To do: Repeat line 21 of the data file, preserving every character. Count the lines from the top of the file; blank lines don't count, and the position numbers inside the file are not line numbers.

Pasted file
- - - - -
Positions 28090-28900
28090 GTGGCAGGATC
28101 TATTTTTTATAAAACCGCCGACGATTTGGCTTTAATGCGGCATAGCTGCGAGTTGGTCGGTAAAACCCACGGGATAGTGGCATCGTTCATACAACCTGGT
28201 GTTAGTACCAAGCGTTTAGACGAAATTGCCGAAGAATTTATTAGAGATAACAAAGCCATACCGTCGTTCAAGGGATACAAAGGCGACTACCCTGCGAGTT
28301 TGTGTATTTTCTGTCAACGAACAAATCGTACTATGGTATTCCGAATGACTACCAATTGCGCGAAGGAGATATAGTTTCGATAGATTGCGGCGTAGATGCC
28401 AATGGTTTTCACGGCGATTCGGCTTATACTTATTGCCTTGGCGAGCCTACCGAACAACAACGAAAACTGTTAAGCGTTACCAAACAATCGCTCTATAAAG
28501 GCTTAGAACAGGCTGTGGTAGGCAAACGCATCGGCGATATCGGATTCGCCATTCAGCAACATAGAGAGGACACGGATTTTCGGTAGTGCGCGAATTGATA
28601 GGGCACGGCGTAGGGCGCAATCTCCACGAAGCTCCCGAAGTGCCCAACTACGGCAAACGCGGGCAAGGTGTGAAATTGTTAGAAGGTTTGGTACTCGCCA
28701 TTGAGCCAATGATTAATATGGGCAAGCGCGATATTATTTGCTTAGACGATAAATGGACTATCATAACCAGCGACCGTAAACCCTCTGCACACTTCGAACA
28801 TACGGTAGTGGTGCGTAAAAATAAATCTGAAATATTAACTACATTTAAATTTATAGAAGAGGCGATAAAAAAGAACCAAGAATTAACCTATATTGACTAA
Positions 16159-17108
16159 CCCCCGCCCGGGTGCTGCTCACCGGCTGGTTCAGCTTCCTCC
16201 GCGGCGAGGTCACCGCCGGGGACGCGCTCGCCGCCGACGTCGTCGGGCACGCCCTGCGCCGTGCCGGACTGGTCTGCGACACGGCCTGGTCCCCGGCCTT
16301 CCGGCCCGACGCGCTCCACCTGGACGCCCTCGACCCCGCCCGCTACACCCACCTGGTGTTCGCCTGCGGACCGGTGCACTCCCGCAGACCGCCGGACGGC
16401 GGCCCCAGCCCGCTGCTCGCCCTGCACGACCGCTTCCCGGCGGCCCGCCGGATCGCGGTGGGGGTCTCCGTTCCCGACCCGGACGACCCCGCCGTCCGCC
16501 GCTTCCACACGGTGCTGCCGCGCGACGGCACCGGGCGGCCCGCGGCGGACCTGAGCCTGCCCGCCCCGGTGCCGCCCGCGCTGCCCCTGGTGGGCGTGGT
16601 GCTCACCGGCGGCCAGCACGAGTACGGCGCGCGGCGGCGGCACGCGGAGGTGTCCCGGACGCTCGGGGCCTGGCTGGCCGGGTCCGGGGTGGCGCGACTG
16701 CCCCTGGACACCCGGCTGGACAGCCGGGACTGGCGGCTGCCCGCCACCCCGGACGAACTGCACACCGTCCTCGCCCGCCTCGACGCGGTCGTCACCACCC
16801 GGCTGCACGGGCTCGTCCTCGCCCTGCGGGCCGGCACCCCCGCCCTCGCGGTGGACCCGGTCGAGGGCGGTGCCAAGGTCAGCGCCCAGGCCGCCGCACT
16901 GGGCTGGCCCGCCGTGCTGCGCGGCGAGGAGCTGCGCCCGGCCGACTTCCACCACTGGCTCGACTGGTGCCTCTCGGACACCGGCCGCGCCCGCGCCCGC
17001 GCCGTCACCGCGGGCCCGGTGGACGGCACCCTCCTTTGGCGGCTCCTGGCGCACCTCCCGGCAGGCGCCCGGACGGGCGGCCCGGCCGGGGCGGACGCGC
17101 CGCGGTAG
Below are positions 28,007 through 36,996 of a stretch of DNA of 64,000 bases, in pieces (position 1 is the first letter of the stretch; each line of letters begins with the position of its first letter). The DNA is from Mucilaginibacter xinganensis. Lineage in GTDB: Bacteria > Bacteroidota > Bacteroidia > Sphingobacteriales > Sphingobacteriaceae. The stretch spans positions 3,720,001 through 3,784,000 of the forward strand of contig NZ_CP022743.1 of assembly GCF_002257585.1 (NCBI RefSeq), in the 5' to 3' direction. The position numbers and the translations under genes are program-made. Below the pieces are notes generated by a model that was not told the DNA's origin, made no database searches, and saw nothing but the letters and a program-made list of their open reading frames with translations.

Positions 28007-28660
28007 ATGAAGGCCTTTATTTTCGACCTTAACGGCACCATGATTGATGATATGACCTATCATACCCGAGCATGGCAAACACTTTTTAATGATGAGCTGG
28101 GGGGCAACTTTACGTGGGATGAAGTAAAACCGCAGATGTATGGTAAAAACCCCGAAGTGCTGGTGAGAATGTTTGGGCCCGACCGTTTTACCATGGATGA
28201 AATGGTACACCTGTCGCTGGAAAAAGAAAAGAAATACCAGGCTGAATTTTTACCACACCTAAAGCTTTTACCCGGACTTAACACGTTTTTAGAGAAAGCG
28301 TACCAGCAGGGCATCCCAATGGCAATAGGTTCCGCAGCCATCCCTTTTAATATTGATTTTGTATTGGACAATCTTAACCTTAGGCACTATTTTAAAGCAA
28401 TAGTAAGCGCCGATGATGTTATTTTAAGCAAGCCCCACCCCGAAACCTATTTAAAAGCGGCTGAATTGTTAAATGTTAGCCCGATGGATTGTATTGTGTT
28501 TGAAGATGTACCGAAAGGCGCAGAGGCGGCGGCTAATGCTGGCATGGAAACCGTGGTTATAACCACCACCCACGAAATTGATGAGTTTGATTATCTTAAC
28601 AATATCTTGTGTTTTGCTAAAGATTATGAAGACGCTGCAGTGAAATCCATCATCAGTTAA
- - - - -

17001 GCCGTCACCGCGGGCCCGGTGGACGGCACCCTCCTTTGGCGGCTCCTGGCGCACCTCCCGGCAGGCGCCCGGACGGGCGGCCCGGCCGGGGCGGACGCGC